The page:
class { ’::mysql::server’ }
}
::mysql::server causes Puppet to install MySql and makes available many methods for managing MySql.
Note: Calling the ‘mysql’ class essentially includes that module, which includes a package declaration insuring mysql
is installed. It is easy to explore the module files and see what is in it.
1.26.26 Databases, Users, and Grants
class bootcamp_mysql {
class { ’::mysql::server’ }
mysql_database { ’systemview’:
ensure => ’present’,
charset => ’utf8’,
collate => ’utf8_swedish_ci’,
}
mysql_user { ’[email protected]’:
ensure => ’present’,
}
mysql_grant { ’[email protected]/systemview.*’:
ensure
=> ’present’,
options
=> [’GRANT’],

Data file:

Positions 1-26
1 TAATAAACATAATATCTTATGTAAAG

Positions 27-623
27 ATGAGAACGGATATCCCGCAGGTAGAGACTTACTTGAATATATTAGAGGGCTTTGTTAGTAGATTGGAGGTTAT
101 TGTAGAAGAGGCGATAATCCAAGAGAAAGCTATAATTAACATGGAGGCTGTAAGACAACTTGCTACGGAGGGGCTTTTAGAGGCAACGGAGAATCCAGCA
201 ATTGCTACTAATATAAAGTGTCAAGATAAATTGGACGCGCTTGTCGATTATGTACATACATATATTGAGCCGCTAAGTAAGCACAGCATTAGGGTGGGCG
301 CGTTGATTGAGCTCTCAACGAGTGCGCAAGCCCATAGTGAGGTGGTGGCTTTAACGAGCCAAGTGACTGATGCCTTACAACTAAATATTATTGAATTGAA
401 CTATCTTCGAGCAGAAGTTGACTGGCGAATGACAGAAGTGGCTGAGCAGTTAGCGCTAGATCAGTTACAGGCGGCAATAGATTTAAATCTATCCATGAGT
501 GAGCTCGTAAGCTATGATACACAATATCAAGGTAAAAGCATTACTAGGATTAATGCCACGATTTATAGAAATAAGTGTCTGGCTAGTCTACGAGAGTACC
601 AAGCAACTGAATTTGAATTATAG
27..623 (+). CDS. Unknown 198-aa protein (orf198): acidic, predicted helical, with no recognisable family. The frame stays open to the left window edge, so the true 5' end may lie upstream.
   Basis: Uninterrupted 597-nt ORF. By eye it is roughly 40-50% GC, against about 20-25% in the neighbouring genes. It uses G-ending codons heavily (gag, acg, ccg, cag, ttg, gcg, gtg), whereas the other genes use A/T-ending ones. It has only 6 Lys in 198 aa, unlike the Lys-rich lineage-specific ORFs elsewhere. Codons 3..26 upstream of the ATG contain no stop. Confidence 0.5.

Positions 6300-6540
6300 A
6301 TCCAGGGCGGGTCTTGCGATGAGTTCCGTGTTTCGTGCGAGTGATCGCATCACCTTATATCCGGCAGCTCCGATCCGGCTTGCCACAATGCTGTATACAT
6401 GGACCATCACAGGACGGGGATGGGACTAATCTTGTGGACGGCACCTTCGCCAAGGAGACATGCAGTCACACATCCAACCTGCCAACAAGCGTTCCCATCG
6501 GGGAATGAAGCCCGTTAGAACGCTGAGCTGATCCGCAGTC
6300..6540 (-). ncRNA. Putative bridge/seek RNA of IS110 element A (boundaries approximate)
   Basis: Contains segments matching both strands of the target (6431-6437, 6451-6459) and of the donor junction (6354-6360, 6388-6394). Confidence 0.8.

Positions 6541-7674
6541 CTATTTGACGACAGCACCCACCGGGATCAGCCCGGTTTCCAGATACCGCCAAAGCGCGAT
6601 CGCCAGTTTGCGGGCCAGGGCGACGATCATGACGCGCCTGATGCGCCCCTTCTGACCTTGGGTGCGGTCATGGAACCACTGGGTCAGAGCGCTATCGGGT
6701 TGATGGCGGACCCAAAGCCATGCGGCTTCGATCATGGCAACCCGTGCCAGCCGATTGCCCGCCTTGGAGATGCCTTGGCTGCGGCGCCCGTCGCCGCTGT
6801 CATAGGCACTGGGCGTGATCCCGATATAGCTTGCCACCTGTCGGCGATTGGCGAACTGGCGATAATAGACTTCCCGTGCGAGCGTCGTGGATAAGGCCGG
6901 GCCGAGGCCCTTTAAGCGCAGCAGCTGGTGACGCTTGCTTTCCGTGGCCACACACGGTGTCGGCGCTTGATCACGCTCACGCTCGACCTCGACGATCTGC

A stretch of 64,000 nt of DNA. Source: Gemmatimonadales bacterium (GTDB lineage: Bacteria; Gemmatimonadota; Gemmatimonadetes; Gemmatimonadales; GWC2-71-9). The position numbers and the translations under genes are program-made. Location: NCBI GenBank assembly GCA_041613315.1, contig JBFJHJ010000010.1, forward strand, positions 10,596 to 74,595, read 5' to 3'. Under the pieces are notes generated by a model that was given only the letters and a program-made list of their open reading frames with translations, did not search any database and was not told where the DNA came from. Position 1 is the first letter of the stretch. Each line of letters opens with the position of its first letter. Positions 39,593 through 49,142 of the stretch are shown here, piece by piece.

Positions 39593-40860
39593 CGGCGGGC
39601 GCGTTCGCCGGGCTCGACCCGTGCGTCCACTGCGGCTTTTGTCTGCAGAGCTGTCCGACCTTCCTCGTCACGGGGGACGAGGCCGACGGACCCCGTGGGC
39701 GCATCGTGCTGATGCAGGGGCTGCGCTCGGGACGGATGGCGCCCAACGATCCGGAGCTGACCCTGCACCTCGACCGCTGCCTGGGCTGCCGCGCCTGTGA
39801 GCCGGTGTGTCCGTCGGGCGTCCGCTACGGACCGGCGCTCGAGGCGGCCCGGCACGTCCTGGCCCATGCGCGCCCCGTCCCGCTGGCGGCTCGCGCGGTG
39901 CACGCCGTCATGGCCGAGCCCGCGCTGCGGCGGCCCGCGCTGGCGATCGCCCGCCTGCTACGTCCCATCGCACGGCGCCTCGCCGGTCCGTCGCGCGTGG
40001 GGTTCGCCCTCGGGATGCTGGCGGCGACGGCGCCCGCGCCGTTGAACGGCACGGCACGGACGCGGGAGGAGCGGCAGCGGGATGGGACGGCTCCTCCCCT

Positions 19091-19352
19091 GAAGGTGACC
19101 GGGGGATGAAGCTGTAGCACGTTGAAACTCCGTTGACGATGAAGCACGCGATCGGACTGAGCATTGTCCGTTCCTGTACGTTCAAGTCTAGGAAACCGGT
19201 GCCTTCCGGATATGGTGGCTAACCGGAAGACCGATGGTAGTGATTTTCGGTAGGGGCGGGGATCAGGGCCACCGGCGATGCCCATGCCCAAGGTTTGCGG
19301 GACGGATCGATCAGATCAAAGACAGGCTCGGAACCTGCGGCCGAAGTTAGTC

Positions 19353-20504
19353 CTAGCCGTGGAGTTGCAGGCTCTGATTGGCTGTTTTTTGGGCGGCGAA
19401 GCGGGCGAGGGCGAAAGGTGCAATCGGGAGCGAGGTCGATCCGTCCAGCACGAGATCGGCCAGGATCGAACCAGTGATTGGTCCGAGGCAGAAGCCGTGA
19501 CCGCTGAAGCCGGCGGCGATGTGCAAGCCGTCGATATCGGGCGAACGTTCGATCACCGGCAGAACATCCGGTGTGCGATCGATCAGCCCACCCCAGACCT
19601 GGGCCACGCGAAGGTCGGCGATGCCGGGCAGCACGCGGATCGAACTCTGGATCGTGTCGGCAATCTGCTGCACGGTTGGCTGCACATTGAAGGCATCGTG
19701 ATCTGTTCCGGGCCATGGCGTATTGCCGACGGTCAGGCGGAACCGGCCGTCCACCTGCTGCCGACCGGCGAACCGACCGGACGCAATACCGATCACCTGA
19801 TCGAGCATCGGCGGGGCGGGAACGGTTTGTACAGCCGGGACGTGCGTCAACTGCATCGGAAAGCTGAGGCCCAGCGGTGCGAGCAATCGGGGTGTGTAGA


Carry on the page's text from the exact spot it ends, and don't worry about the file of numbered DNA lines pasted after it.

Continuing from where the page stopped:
privileges => [’ALL’],
table
=> ’systemview.*’,
user
=> ’[email protected]’,
}
}
Note: the mysql module has a lot of stuff in it, there isn’t time to get into it all.
1.26.27 Test It Out
$ puppet agent --test --verbose
1.26.28 Further Reading
• http://docs.puppetlabs.com/learning/introduction.html
• https://github.com/puppetlabs/puppetlabs-mysql
1.26. Lesson 12: Configuration Management
141
OSU DevOps Bootcamp Documentation, Release 0.0.1
1.27 Lesson 13: Contributing to Open Source
1.27.1 Getting started in Open Source
• Carlos’s CS419 in a nutshell
• Relevant books
– The cathedral and the bazaar (Eric Raymond)
– Producing Open Source Software (Karl Fogel)
– Open Advice (Lydia Pintscher)
1.27.2 Joining vs Starting a Project
• Scratch an itch.
• Research first
• Revive dead project vs. rewrite
• Get involved with communities even if you plan to start your own
– Learn from their examples